41 thoughts on “Open Forum!

  1. No memes? How about whether it’s unethical or merely annoying to try and convey political messages through memes? If not, I have a couple thoughts on using the word they to refer to a singular person.

    • Just annoying in both cases. As for pronouns, I’m generally happy to use what anyone wants me to use, but “they” for a single individual is a bridge too far, because it makes communication incoherent in too many settings.

      • I would like to make a slight argument for the use of a singular “they”.

        Why do I think a singular they is possible, well, because we already use it.

        “Whomever parked that Prius across 4 parking spaces obviously doesn’t know how to park. I’m not even sure they know how to drive.”

        “Hey, the person who sat at this table before me left their hat. Can you find them to return it?”

        “Can you tell me what the person sitting to the left of you looked like? Well, they were around average height and skinny and they had long, not very clean hair.”

        We use they in a singular form often, when we don’t know the gender of a

        • It really bothers me that we go to such circumlocutions to avoid saying “he” when it might be a woman involved. The general rule has been, until we became so sensitive, is that “he” in an ambiguous context could refer to a man or a woman, but “she” always refers to a woman. It isn’t sexist, and it isn’t exclusionary or any of the other complaints people make. It is a rule that makes communication easier. If anything, it should be men who are upset about the “ambiguous he” because men have to share their pronoun, but women get their own exclusively.

          Now, languages do evolve, and we can see that happening especially in pre-literate societies. But once we have a written word, the language can standardize. Communication becomes far more effective. All these efforts to prioritize inclusiveness and wokeness over effectiveness are frustrating. So I guess that begs the questions: what priorities ought to trump standardizing a language, how malleable should a language be, and who should be the arbiters and caretakers of a language? Who gets the final word on the Oxford comma? Should there be a single space or a double space after a period?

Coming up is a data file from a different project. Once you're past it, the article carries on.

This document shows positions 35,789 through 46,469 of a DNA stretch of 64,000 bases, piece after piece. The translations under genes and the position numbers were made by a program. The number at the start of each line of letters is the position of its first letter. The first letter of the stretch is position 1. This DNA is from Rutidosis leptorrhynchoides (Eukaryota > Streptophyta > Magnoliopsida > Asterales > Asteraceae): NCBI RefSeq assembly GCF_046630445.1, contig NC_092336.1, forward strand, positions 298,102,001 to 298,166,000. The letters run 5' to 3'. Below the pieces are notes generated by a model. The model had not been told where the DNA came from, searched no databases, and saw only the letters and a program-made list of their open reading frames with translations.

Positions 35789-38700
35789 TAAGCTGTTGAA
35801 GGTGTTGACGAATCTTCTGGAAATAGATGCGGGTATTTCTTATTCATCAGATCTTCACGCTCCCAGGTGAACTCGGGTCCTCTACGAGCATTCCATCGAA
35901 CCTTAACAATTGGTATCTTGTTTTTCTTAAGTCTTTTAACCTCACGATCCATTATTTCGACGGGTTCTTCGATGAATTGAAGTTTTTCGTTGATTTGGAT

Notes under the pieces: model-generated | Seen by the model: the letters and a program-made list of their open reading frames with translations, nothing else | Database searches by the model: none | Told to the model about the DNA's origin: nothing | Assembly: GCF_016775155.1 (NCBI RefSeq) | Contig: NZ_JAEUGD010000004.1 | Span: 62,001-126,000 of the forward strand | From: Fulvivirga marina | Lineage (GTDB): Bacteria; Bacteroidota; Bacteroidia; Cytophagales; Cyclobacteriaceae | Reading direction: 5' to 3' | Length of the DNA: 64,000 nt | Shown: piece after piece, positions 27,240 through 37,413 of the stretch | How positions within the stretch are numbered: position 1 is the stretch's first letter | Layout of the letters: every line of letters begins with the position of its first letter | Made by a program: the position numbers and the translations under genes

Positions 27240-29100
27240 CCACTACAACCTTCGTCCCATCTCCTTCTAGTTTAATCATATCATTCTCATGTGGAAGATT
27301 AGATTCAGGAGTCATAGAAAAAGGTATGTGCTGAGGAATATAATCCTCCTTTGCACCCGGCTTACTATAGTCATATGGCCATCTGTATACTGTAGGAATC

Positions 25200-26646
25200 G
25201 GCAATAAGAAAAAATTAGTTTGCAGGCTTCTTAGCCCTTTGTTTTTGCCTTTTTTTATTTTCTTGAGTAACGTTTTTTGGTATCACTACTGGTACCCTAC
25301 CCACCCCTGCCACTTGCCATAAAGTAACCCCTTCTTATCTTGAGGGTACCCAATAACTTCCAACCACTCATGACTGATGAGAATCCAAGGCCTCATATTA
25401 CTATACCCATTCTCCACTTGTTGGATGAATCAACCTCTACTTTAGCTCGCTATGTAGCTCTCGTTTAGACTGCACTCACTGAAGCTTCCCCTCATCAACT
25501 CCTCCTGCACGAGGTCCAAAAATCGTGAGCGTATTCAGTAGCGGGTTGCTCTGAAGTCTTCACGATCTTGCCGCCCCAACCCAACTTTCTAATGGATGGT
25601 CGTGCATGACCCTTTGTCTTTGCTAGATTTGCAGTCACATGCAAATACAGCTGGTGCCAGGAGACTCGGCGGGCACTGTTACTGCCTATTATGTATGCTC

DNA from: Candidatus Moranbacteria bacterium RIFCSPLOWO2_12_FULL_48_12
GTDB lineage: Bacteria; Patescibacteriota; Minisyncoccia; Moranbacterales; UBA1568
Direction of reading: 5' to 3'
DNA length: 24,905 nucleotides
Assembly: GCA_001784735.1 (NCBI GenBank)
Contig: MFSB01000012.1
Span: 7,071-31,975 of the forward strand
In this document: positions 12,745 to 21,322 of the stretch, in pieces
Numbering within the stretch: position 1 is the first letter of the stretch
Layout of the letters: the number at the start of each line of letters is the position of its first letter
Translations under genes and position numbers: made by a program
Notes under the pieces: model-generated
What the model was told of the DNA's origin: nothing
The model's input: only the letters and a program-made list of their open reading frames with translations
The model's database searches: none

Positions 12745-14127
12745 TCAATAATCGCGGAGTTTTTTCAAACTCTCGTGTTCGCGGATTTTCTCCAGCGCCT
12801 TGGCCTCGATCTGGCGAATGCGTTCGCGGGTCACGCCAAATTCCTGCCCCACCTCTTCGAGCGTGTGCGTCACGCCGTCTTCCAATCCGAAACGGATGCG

• I catch myself using “they” (and its derivatives) in those singular contexts often. I am trying to correct it to “he/she” or “she/he”. It’s more words, but I’m pretty sure it’s more grammatically correct.

          • I use “they” whenever the gender of the person is unknown as in the examples Sarah’s examples.

            But as for accommodating someone’s request that I use particular 3rd person pronouns when referring to them. Yeah no. Sorry, I’m not remembering everyone’s preference when I’m talking about them when they aren’t around and I’ve already used their name to establish context.

            • This, I agree with. I don’t like the singular they in conversation, as a requested pronoun, but was instead pointing out that it was in common usage.